A simple strategy to optimise asset delivery in WordPress

Published June 20, 2019
.* :☆゚

I was working on finishing and auditing a website today and realised, over the course of at least the past three+ years, I have been a lazy developer.

Either that or the checklist of to-dos and things to check have exponentially increased, which would actually not surprise me considering how much has changed in web development in the past few years.

Actually, the big thing I realised today was that I really need to use conditionals more. Code splitting may not be a thing for WordPress sites (at the moment) but I think I can definitely do better when it comes to assets delivery.


So, the typical WordPress way to serve scripts and styles is to register them in functions.php and enqueue them. You can place them in the header or footer too, manually, but the enqueue method is just a way easier method of managing all your assets in one place.

1function unicorn_tears_assets() {
2    wp_enqueue_script( 'gmaps', 'https://maps.googleapis.com/maps/api/js?key=YOUR_KEY_HERE', '', date("dmY"), true );  
3    wp_enqueue_style( 'unicorn-tears-styles', get_template_directory_uri() . '/dist/css/style.min.css', '', date("dmY")  );
4    wp_enqueue_script('unicorn-tears-scripts', get_template_directory_uri() . '/dist/js/script.min.js', ['jquery'], date("dmY"), true);
5}
6add_action( 'wp_enqueue_scripts', 'unicorn_tears_assets' );

Now, imagine doing all of this…but with conditionals.

1function unicorn_tears_assets() {
2    if(is_page('contact')) {
3        wp_enqueue_script( 'gmaps', 'https://maps.googleapis.com/maps/api/js?key=YOUR_KEY_HERE', '', date("dmY"), true );  
4    }
5
6    wp_enqueue_style( 'unicorn-tears-styles', get_template_directory_uri() . '/dist/css/style.min.css', '', date("dmY")  );
7    wp_enqueue_script('unicorn-tears-scripts', get_template_directory_uri() . '/dist/js/script.min.js', ['jquery'], date("dmY"), true);
8}
9add_action( 'wp_enqueue_scripts', 'unicorn_tears_assets' );

It may seem obvious to you now that you’ve seen how incredibly simple this strategy is, but to be completely honest, I’ve never bothered or really even thought to do this before. Why?

In the years I’ve worked on pre-existing sites, many of which have been created by teams of people….not one have I noticed at any point an effort to control scripts or styles apart from the use of a caching plugin which is common practice for heavy WordPress sites. I suppose that laziness has somewhat influenced my own lazy practices…

When you’re building a website from start to finish, the kB of dependencies can add up fast and what may seem like a small addition can amount to a far heavier site further down the road.


I recently worked on a number of edits to the State Buildings site, and they had an interesting approach to assets.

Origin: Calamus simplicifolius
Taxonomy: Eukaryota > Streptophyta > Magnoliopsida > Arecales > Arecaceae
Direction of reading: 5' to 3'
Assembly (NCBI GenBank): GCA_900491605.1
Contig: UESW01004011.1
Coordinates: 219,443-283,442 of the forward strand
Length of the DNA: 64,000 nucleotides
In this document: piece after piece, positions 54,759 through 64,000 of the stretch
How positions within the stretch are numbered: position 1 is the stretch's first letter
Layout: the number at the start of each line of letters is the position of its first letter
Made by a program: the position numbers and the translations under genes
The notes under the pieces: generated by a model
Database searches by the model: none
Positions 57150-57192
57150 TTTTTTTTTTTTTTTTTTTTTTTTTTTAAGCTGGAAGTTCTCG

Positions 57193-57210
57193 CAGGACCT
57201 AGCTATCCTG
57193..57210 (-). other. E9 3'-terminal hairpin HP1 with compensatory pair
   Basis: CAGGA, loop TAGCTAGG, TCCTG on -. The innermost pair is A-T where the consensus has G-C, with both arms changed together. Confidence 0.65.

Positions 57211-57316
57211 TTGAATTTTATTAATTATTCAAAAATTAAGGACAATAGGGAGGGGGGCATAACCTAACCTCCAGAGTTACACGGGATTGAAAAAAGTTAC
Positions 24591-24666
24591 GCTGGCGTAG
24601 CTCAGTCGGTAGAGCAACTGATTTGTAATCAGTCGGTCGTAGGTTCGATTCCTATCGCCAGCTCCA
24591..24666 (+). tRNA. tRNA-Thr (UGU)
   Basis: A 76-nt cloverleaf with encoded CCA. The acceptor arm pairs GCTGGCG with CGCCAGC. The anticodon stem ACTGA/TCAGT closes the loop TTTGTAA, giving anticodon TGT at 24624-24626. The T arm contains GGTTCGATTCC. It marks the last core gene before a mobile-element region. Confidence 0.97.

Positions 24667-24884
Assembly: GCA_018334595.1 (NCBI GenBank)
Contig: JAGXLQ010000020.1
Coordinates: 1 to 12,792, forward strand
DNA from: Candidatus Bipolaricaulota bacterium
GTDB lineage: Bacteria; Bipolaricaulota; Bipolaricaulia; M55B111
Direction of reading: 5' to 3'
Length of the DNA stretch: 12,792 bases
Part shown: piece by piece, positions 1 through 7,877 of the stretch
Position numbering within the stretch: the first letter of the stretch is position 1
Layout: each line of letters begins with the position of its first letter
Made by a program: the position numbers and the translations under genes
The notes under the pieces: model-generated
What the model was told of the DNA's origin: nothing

They de-registered all default scripts from WordPress like jQuery, and re-enqueued them using a cdn. This approach makes a lot of sense to me because a lot of users would already have common scripts like jQuery or Bootstrap cached on the browser, and a cdn may arguably have a faster load time than a shared server.

However, one noticeable flaw I noticed was that some scripts that weren’t even being used at all were being loaded on the page for no other reason than it may be used by the client “in the future”.

I am guilty of this logic too.

In the past, I have included things like slick, google maps, and isotope on almost every page of a website simply because…that was how it was always done.

I get that there are things like flexible content layouts and spaces for additional content “in the future”. But now, I’ve just come to realise it is a bit nonsensical to load all this stuff in the first place when the likelihood of it being actually used on a page is close to zero. Especially things like Google Maps which really doesn’t need to be loaded in on every page.


As I said before, I know this all sounds terribly obvious, but when you work with other people’s work for a while you get a feel for what is acceptable and what isn’t. For some reason, it became acceptable to throw all your dependencies on a page and hope for the best.

It’s no wonder WordPress gets such a bad rap for being bloated. In many ways, it is. But having dabbled in other CMS’s the past few months, it is still by far the simplest, easiest, and best solution for many use-cases too.

It would be nice if there was an easy way to automatically load scripts in whenever they are used, but that is not the way WordPress is structured. I don’t think it’s even really very necessary for most of the sites WordPress is used for. All I’m saying is, if you work with WordPress it’s actually not that hard to optimise the delivery of assets on a page.

WordPress does a lot of the heavy lifting for us. Conditionals are plentiful and incredibly simple to use. Things like is_page(), is_post_type_archive() or is_home() will do the job. But there’s way more where that came from.

I used to think concatenating everything was a good idea, but now I think you just need to ensure the scripts are necessary for the page itself, and weigh the pros and cons of allowing flexible content with dependencies such as isotope / slick etc. versus overall page weight.